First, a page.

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Translated by
Nicola Mira
Published
Oct 31, 2018
Reading time
3 minutes
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Rencontres du Luxe forum in Paris discusses second-hand luxury market

Translated by
Nicola Mira
Published
Oct 31, 2018

On October 17, the Rencontres du Luxe forum, a new event organised in Paris by Laura Perrard, the founder of the Journal du Luxe magazine and organiser of the Salon du Luxe show, devoted a day of talks and debate to the ‘secondary’, or second-hand market for luxury goods, and to the risks and opportunities it brings for luxury brands.


The Rencontres du Luxe forum discussed the risk and opportunities created by the secondary market for luxury goods - DR


Speaking to the Forum's guests and the representatives of secondary market operators Cresus, Vestiaire Collective, Panoply, Arianee and Imparfaite Paris, the President of market research firm IFOP, Stéphane Truchi, underlined first of all the size of the secondary market for luxury clothes, footwear, jewellery and accessories, estimated at nearly €20 billion, “a market that keeps on growing, and is expected to account for 15% of the world’s luxury market in 2022.” 
 
To explain the secondary market's popularity, the IFOP survey emphasised new patterns of consumer behaviour, with “77% of Generation Z consumers (15 to 25-year-olds) preferring to buy sustainable products, and needing to constantly make over their wardrobe, notably for the purposes of self-celebration on social media - and the market for second-hand, more affordable products is the best way to achieve this,” said Truchi. “At the same time, [the survey found] that women would wear a garment only five times before discarding of it, so that product life-cycles are growing longer. In a context where the return of vintage products is a fact, the sharing economy’s popularity is growing and unique items are increasingly sought after, the secondary market is more and more established,” added Truchi. 

In terms of luxury brands and groups, the IFOP survey also highlighted how there is a new-found compatibility between luxury goods and the second-hand market. “Among luxury industry professionals, 95% think the second-hand market allows products to have a new lease of life, and are clearly coming to grips with the issue,” said Truchi, adding that “among them, 60% said they don’t want to miss out on this new business, which is also a useful way of fighting counterfeiting. Opposition to the secondary market is definitely getting weaker.”
 
Supporting the survey’s findings, Maximilien Urso, CEO of Efficio Group and President of second-hand jewellery and watches retailer Cresus, spoke about the rise and forecast growth rate of the secondary market, estimated at “+133% in 2035, compared to a forecast of +85% for the luxury market in the same period,” and about the boom of the second-hand watch market.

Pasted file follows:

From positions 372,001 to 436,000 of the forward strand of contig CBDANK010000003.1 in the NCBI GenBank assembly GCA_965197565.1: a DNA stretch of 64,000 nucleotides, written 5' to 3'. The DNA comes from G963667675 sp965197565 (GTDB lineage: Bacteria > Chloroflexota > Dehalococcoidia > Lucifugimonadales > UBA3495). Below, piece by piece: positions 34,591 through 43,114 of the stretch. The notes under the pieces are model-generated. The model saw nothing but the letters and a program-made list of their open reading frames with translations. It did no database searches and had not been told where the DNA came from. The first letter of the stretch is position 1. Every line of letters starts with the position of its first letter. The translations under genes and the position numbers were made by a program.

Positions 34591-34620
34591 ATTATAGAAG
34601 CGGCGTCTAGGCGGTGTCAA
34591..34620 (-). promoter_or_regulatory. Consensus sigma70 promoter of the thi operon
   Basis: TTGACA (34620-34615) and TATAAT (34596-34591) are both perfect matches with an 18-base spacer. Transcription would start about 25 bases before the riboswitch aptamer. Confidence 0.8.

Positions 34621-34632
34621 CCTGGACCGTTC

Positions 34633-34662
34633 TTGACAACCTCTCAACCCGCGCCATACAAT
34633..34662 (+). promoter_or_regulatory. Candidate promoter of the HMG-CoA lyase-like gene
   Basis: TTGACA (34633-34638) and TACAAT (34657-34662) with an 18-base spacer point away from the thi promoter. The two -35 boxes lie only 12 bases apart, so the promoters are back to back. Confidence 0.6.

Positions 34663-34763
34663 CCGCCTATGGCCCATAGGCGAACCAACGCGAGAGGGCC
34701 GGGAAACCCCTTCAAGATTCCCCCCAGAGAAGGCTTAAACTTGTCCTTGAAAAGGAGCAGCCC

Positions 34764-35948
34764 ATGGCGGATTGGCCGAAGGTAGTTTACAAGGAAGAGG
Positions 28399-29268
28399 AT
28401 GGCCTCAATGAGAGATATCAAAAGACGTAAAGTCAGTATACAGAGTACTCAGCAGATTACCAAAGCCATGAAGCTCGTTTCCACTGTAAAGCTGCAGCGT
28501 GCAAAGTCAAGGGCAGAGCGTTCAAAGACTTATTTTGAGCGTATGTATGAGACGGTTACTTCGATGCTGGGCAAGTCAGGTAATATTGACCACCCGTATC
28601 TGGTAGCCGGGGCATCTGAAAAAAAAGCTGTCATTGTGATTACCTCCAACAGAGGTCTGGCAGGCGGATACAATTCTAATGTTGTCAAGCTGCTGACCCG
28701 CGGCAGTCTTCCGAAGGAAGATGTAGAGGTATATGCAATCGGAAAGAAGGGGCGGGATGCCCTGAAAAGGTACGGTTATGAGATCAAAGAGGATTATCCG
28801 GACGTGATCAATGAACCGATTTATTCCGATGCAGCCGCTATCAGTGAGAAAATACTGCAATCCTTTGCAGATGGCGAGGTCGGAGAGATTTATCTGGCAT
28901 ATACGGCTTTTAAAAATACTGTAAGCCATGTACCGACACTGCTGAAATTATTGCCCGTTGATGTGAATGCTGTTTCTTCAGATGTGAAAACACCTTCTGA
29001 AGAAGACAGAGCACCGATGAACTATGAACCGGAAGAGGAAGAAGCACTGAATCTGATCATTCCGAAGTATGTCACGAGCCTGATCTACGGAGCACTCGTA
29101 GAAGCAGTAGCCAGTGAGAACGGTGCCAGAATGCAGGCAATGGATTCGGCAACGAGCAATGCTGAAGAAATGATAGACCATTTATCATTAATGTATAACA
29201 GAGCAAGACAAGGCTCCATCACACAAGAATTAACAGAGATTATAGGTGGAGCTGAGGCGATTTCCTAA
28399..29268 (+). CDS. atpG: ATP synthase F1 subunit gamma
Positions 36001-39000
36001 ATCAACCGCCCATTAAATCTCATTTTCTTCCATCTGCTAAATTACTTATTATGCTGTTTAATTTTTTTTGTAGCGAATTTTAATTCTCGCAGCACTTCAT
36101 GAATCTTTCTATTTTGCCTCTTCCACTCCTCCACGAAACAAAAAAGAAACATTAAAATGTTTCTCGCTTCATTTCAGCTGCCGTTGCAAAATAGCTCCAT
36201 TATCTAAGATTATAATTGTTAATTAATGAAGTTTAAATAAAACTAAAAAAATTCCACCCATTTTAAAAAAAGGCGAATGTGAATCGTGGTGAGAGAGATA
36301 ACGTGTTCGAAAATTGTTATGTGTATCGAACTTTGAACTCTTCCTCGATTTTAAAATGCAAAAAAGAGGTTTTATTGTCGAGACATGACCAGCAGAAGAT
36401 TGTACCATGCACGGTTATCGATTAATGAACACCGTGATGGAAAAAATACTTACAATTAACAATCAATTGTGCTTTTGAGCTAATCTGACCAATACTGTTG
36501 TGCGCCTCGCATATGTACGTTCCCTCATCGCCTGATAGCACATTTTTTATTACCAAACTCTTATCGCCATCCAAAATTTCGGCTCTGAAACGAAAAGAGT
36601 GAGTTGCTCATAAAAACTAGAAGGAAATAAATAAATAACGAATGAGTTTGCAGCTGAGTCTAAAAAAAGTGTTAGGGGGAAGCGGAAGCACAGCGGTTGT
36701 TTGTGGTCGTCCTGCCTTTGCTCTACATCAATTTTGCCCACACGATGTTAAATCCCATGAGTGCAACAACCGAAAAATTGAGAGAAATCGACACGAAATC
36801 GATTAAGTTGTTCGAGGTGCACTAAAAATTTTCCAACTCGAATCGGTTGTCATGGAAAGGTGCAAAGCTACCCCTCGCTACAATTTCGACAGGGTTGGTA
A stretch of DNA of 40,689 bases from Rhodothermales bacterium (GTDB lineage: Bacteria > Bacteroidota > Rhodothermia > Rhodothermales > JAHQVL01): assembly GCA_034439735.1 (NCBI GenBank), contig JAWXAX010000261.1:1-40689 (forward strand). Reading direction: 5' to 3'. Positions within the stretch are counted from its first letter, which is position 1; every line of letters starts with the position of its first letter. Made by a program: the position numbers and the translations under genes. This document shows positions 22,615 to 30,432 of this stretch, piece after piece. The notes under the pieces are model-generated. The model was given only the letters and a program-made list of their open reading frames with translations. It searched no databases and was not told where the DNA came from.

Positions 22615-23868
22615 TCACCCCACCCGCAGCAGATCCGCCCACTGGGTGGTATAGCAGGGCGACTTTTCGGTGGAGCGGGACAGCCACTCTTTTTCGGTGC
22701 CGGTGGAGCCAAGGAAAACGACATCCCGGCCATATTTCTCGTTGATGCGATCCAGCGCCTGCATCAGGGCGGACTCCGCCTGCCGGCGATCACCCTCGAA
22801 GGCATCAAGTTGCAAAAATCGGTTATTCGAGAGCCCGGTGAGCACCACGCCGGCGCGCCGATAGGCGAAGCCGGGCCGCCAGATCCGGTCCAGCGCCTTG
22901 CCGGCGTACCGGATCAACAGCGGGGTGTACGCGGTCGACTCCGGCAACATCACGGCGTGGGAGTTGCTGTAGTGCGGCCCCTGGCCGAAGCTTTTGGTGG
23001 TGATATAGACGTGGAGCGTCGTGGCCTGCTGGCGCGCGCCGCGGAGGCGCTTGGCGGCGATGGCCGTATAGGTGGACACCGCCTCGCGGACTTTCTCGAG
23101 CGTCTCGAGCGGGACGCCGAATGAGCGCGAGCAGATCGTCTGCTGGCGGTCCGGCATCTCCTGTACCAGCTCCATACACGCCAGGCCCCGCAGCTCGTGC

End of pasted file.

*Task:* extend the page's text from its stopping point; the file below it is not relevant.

Christian Jorge, co-founder of French vintage clothes e-tailer Vestiaire Collective, presented the new ‘Arianee’ project, a blockchain solution creating a connection between products destined to be sold or re-sold and their owners via a digitally recorded certificate, “a sort of trusted third party between brands and end-consumers.” The new solution would enable luxury brands to trace their products within the secondary market and interact with consumers. 
 
Another sign of the secondary market’s success is the rental of high-end products. Asked to speak on this subject, Emmanuelle Brizay, co-founder of luxury rental service Panoply (which currently has a portfolio of 4,000 items from labels like Valentino, Marc Jacobs or Carven) illustrated the advantages of the service offered by Panoply: “an affordable subscription system which allows [users] to rent a certain number of items based on a chosen number of credits, a response to the expensive, ephemeral nature of fashion [products].” Panoply customers can also eventually decide to buy the products they rent out.  “It is a concept which major labels don’t seem inclined to reject, since they see rental as a new way of enhancing their products’ visibility and introducing new customers to high-end products,” said Brizay. 
 
For the vintage marketplace segment, Camille Gabbi presented Imparfaite Paris, a successful website “whose goal is to democratise high-quality vintage clothes by featuring vintage looks and styles, offering a genuine alternative to fast fashion.” Finally, another sign of the secondary market’s traction is the increasingly important role fashion designers are giving to upcycling. Independent designer Gaelle Constantini talked about her label, created with sustainability as its ethos: “I source materials from charity shops, laundries and inventory clearance stores, I pick up fabric roll remnants, uniforms and even home linen to create my collections.” A penchant for sustainable fashion in all shapes and sizes. 

 
 
 
 
 
 

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